History of Tea
While some people believe that tea is simply the seeping of plant leaves in water, true tea actually originates from the tea plant, or carmellia sinesis. The tea plant is an evergreen which grows predominantly in tropical and/or subtropical climates, and it takes nearly three years of growth before a tea plant is ready to have its leaves harvested.
Although the true origins of tea drinking are not known, it is well accepted that tea drinking was popular in the time of Confucius—approximately 550 BC, and some believe it use in the country can be chronicled to nearly 2700 BC. It took more than 1,000 years before the drink spread into Japan and other Far East countries.
It was not until the sixteenth century that it was introduced to Europe, and the seventeenth century that it became commonplace to drink tea in Great Britain, which today is a world leader in tea consumption.
The history of tea during the last 500 years has been rich with drama (and not a little controversy). High prices and exorbitant taxation by the government led to a burgeoning smuggling industry in and around England shortly after its introduction there. The taxation of tea by the monarchy also led to the Boston Tea Party in December of 1733, when more than 300 chests of tea were opened and thrown into the ocean. Temperance movements were founded decrying the drinking of tea, while there was argument among social classes as to who should be allowed to drink the brew.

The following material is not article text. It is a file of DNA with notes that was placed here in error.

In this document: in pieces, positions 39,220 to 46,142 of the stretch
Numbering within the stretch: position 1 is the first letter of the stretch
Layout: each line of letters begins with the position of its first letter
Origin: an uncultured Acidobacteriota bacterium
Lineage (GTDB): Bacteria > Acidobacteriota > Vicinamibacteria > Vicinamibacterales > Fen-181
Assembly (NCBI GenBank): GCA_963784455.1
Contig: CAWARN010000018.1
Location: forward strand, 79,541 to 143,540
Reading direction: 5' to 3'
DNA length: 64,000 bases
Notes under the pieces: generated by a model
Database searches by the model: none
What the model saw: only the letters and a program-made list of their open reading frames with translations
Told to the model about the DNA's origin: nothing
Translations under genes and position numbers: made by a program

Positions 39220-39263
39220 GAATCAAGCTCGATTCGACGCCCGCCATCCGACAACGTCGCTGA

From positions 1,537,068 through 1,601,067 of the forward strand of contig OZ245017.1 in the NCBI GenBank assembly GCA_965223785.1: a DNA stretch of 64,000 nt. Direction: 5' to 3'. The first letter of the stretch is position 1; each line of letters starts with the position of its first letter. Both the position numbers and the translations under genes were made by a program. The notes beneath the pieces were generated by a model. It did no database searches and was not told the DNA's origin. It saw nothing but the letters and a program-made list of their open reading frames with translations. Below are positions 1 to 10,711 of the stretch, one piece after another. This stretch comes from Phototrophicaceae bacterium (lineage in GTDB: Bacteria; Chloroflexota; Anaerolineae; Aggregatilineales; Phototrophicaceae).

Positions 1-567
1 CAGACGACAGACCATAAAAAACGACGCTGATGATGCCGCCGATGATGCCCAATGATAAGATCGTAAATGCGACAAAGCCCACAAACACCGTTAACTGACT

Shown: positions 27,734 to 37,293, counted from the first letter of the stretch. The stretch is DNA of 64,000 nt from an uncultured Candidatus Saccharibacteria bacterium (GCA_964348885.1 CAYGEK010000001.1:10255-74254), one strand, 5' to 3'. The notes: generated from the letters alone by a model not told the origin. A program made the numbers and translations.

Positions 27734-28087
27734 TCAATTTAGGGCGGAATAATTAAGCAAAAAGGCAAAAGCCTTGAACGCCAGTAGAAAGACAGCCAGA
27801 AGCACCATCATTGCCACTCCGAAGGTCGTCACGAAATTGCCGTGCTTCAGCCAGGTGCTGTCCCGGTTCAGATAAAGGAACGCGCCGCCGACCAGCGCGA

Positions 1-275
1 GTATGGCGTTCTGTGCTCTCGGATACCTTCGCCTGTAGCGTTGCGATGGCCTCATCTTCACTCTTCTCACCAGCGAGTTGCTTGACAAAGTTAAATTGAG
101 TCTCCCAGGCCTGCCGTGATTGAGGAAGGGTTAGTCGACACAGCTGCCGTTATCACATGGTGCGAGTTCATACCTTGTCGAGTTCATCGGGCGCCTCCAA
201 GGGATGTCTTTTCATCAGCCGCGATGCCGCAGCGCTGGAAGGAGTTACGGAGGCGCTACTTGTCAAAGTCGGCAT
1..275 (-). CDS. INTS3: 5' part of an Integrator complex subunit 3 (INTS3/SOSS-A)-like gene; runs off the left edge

Today, tea is consumed in countries across the globe. In some countries, the drinking of tea is a casual or social experience; in others it may be associated with the most formal and distinct of ceremonies. Depending on the region, it may be cured and kept as loose leaves, dried into bricks or made into a fine powder. It is served in bowls, in cups and specially shaped glasses, and even used for cooking. Regardless of how or where it is served, however, the best part of tea is that it so often brings people together.